It was the largest folder in the series, with 24 inserts, (19 guitars and 5 basses): Guitars: 335-S Standard, Melody Maker Double, Marauder, L-6S Custom, S-1, RD Artist, Firebird, Firebird II, Flying V, Flying V-II, The V, Explorer, Explorer II, The Explorer, The "SG" Standard, Les Paul Artist, Les Paul Artisan, ES-335 Heritage, ES-175/CC Basses: Grabber, G-3, L-9S, RD Artist Bass, Flying V Bass

1970s Shaftesbury 3263 bass

1970s Shaftesbury 3263 bassRose-Morris were selling Shaftesbury-branded Rickenbacker copy instruments from the late 1960s right through the 1970s. The 3263 bass was one of the first models, (alongside the 3261 six string and 3262 twelve string) available from late 1968 until about 1974. The earliest incarnation was a set neck bass, produced very briefly in Japan. But production quickly moved to Italy. This bolt-on neck example was built by Eko, in Recanati, using the same hardware and pickups as fitted to Eko, and Vox basses built around the same time. It's certainly a fine looking bass, and not a bad player either.

1961 Hohner Zambesi

1961 Hohner ZambesiThis very early, and pretty rare British-built guitar is branded Hohner London. Hohner were, of course, a German company, better known for their harmonicas and accordions, but they were keenly expanding into guitars at the birth of the 1960s. This model, along with the Hohner Amazon and (particularly) the Hohner Holborn, bear some similarity with Vox guitars of the same period; furniture manufacturer Stuart Darkins constructed bodies and necks for both brands, with Fenton Weill assembling them using their hardware and pickups. These guitars do have some hardware peculiarities, and they are not the most adjustable of instruments, but they actually play very nicely, being solidly built out of some very nice woods. Check out the video on this page.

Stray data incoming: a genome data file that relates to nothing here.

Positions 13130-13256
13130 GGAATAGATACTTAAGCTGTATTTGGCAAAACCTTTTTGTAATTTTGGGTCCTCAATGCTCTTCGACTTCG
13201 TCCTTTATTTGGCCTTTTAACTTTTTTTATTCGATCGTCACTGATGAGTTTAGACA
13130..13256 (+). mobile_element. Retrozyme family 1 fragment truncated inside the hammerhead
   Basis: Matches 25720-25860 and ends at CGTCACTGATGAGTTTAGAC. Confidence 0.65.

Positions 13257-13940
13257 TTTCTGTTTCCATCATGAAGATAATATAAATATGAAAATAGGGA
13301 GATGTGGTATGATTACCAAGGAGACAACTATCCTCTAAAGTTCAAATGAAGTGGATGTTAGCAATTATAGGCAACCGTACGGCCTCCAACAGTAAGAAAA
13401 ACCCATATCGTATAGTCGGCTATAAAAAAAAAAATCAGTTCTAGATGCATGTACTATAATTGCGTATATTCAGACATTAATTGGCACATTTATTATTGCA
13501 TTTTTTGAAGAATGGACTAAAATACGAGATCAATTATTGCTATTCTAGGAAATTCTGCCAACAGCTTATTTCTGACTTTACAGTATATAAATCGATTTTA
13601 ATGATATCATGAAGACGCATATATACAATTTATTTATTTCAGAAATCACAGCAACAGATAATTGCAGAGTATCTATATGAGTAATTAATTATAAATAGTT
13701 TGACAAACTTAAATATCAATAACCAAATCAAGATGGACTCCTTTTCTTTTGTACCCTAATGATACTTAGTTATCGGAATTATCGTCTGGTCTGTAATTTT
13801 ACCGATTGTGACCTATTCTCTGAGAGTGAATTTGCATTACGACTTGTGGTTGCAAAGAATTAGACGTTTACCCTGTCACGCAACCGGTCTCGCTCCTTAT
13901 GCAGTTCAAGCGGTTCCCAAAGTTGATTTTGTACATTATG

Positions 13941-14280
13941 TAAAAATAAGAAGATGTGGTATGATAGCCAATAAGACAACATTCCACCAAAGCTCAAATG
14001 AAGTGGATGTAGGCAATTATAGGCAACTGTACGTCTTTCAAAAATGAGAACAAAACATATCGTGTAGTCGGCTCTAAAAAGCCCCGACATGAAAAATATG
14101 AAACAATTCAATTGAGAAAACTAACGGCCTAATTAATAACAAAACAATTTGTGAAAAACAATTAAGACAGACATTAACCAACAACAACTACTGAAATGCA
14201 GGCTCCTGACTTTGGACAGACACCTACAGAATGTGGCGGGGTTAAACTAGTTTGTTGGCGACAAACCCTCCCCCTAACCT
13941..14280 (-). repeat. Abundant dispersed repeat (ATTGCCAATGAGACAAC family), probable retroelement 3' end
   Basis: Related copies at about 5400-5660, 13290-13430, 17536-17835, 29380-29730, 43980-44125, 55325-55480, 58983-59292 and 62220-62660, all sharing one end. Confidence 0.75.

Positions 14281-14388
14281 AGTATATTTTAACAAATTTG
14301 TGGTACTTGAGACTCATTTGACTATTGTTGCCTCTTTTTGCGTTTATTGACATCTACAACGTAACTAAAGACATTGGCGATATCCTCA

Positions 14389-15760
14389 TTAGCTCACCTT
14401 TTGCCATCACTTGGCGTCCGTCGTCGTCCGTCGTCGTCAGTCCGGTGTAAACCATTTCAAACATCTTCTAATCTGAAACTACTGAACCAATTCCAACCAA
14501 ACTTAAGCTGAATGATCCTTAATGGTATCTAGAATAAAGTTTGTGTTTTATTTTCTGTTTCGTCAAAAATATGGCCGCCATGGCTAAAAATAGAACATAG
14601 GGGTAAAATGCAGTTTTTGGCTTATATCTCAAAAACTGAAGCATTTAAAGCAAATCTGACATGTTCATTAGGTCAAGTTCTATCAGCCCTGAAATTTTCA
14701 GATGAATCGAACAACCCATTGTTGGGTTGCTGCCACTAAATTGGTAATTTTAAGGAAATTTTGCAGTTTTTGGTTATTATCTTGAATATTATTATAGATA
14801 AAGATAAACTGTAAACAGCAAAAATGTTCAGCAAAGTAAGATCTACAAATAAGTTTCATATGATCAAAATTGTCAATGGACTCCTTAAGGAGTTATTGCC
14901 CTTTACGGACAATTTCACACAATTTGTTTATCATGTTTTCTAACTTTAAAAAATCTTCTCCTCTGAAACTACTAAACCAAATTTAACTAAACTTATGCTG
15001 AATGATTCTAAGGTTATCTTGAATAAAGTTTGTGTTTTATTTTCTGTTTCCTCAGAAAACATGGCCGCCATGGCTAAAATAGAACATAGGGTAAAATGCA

1963 Vox Super Ace

1963 Vox Super AceThe Vox Super Ace was a mid-priced British solid body electric guitar, produced by JMI at their factory in Dartford, Kent. It was broadly modelled on the Fender Stratocaster, and a sibling model to the dual-pickup Vox Ace. Both the Ace, and Super Ace (along with several other models), were redesigned in 1963 with a new body shape, headstock style, and pickup layout - only increasing the resemblance to the aforementioned Fender. The Super Ace had a 1963 price tag of 47 5S. It's a pretty nice playing guitar with some lovely sounds - check out the videos on this page, and in the Vintage Guitar and Bass supporting members area

1966 Vox New Escort

1966 Vox New EscortThe Vox New Escort was Vox's version of the Fender Telecaster, at a time when American guitars were out of reach for most British musicians. It was made by JMI in England, for the British market, and unlike the majority of other models, didn't have an Italian-made equivalent. But the New Escort wasn't a slavish Fender copy, adding Vox's stylish teardrop headstock to the tele-style body, with a stop tailpiece and two Vox V2 single coil pickups. And it's a pretty substantial, and nice playing guitar, with a very comfortable neck. Check out the images, specifications, and watch a video of it in action. There is also extra content in the vintageguitarandbass supporting members area.

1969 Fender catalog, Fender Lovin' Care